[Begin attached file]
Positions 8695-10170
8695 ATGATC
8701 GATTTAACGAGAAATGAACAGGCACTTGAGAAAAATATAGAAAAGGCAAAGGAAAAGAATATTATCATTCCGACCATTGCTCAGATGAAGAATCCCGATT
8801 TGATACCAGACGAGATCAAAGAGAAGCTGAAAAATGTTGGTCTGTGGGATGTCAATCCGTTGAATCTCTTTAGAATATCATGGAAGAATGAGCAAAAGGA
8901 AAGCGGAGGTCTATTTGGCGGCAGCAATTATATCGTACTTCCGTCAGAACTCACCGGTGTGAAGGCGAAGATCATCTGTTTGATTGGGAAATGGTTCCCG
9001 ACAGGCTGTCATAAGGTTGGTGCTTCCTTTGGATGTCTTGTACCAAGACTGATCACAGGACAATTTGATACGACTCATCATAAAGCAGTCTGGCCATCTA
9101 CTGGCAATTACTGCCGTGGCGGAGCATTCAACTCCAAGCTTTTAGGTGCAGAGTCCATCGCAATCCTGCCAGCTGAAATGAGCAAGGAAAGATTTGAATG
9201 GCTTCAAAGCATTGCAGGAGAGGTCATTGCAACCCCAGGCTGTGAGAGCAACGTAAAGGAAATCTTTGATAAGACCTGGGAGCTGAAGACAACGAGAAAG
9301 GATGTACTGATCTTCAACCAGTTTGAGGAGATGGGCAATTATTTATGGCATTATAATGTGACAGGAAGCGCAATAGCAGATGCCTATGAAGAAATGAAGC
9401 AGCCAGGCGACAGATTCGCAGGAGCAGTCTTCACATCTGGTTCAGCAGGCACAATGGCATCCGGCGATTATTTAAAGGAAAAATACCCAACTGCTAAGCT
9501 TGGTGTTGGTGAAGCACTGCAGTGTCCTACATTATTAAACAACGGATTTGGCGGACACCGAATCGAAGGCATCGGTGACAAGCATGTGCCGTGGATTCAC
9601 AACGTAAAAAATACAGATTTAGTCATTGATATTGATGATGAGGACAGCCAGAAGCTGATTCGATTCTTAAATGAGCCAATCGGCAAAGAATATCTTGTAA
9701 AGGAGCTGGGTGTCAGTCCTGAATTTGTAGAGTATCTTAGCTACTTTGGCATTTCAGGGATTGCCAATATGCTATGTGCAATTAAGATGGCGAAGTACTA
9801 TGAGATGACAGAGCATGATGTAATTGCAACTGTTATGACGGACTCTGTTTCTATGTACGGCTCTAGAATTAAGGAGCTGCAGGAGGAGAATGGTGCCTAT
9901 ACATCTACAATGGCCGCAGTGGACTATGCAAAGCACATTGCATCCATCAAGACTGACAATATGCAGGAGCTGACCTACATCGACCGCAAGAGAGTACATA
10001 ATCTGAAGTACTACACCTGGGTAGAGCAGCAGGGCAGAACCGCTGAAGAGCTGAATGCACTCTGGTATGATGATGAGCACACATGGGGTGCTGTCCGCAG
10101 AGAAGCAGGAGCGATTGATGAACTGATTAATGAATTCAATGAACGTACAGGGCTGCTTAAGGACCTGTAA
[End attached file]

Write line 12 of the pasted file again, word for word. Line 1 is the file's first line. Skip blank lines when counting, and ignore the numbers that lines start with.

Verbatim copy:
9601 AACGTAAAAAATACAGATTTAGTCATTGATATTGATGATGAGGACAGCCAGAAGCTGATTCGATTCTTAAATGAGCCAATCGGCAAAGAATATCTTGTAA